Ministry at the nursing home that occupies the former vicarage just next to Church in the Valley is a comparatively new development.
When I first arrived here, two years ago, I included it in my rounds of "Hello, I'm the new vicar - just called in to introduce myself and see if there was anything I could do"
and received a response marginally less polite than
"Don't call us, we'll call you".
Shortly afterwards, the niece of one of the residents contacted me to arrange Home Communion for her aunt, and M., our wonderful Reader, adopted this ministry and has been visiting monthly ever since....but despite her best efforts, it seemed impossible to build further relationships with that community.
Then, early this year, came a change of management. Suddenly the church was not just tolerated - we were positively welcome. A monthly Communion for residents and families was requested, and launched, and I've found myself called on a few occasions to pray with someone close to death. Today, when I arrived for Communion, I was invited to join the welfare committee.
Yes, I agreed.
You saw that coming, didn't you?
Before anyone explodes with protective horror - this is a community of some 40 housebound souls, living on my doorstep.
Because they can no longer engage with the outside world, the outside world pretty much fails to engage with them.
Isn't it a good thing that the church should be the exception to that rule?
I know that it doesn't have to be the vicar who does the engaging, though I'm recognising the value of the collar as I try to communicate who I am to those wandering in the confusion of extreme age and infirmity. My thought is that I serve on this committee (4 meetings a year, lasting about an hour) for a year or two then pass it on to one of the lovely pastoral group that has emerged from our visiting course...but that at this early stage it's quite good to be as officially visible as I can.
But none of this is actually what I wanted to think about.
After the service I was asked to go to visit a lady in her room, as she was too weak to move from her bed.
Indeed, she is so very weak that she can barely muster the strength to speak.This makes for uncomfortable visits. I'm unsure on what basis the staff decided that she would like to see the vicar...I've not encountered any of her family, though when I signed in this afternoon her visitors had just left, so I have no idea whether she is a person of lifelong faith or someone seeking reassurance in a world where everything seems to be falling away.
This afternoon when I arrived, she was being given tea...
A nursing auxiliary spooned soup with infinite care and tenderness, teaspoon by patient teaspoon into a mouth that opened reflexively until C decided that she had had enough. As I watched them, - the carer, perhaps 18, possessed of a tranquil, unconscious beauty, the cared-for in her 90s, her features collapsing into themselves as can happen with the very aged, - the whole world seemed to shrink. Here life, potential, hope, confronted age, weariness, diminution...C seemed almost oblivious of the girl's presence. Only the opening mouth suggested that she was in any way involved in the process...but she seemed to draw strength as much from the attentive gentleness as from the food. The whole transaction was life-giving, to those involved and to me, the observor.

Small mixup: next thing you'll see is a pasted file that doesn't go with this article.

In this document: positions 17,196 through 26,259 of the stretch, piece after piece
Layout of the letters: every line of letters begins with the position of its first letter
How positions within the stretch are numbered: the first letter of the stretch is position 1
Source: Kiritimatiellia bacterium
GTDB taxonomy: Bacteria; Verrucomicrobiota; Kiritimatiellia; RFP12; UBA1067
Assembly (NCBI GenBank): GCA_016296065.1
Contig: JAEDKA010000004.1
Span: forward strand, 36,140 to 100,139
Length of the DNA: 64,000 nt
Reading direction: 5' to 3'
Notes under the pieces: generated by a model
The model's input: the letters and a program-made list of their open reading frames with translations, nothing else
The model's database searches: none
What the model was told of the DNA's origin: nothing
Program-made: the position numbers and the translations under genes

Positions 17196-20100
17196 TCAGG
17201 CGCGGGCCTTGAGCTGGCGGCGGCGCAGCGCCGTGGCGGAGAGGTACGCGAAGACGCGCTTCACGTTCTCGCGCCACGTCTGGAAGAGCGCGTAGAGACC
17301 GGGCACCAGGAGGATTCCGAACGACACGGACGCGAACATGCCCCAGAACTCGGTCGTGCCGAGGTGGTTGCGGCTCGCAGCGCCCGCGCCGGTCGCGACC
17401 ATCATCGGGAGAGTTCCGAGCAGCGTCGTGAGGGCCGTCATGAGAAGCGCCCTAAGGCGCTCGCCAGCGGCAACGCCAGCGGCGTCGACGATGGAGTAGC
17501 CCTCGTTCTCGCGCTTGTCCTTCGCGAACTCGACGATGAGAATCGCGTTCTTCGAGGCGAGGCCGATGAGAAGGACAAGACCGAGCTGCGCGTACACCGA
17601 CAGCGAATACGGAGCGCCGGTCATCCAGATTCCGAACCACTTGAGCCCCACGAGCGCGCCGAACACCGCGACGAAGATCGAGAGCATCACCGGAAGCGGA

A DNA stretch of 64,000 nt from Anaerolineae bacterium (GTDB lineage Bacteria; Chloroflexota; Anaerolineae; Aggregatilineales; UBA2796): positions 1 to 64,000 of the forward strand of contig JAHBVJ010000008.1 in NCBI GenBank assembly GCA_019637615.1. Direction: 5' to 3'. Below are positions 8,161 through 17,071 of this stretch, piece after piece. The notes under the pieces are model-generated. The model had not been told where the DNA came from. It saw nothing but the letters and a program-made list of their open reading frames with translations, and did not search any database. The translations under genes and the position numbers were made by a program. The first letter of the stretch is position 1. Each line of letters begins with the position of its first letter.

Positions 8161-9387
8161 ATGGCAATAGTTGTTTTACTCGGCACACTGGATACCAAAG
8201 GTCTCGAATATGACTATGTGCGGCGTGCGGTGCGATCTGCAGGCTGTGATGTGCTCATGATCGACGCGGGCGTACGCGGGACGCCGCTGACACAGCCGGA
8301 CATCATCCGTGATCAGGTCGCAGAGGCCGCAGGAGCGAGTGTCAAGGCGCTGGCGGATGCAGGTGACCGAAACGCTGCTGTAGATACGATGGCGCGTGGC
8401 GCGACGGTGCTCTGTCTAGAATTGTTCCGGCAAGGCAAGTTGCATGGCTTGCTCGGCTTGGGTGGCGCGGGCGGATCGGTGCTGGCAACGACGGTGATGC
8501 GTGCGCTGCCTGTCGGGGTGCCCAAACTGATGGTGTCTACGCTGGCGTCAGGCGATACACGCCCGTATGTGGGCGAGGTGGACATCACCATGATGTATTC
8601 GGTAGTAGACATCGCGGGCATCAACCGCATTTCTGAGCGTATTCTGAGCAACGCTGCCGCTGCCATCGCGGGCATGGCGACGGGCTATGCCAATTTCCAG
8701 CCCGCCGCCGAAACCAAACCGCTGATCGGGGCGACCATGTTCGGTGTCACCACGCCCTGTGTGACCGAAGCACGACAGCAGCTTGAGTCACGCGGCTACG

But then tea was over. "She's all yours" said the carer, departing.
C was silent. She usually is, though her mouth works constantly. Mistaking the situation, I offered her a drink and, laboriously, she whispered "No thank you" - but it cost her so much effort.
I was at a loss.
The staff had been sure that a visit from the vicar would be welcome, but now I was here I was unsure what I could offer.
I murmured a few soothing inanities, suggested that we might pray, then launched with some desperation into the Lord's Prayer, then a few words of intercession and blessing. Through it all, C appeared disengaged...no eye contact, no change in her demeanour, either positive or negative.
Would anointing be welcome?
Should I try to find a hand to hold, somewhere beneath the bedclothes? Should I touch her head in blessing?
Harmless gestures, - expressions of love and care in the right context, but as she lay there helpless, impassive, it seemed to me that they carried the potential for violation.
Amid the joy of broken relationships restored, and the wonder of a resurrection breakfast on the shore, John 21 carries this bleak little verse, the shape of things to come
"I tell you the truth, when you were younger you dressed yourself and went where you wanted; but when you are old you will stretch out your hands, and someone else will dress you and lead you where you do not want to go."
With the best intentions, longing only to companion someone as they draw close to the end of their journey, I was mindful of becoming part of that process.
C., if I trespassed in your life, in your space, I'm so sorry.
Thank you for helping me to reflect a little on age, dependence, and the shadow of death.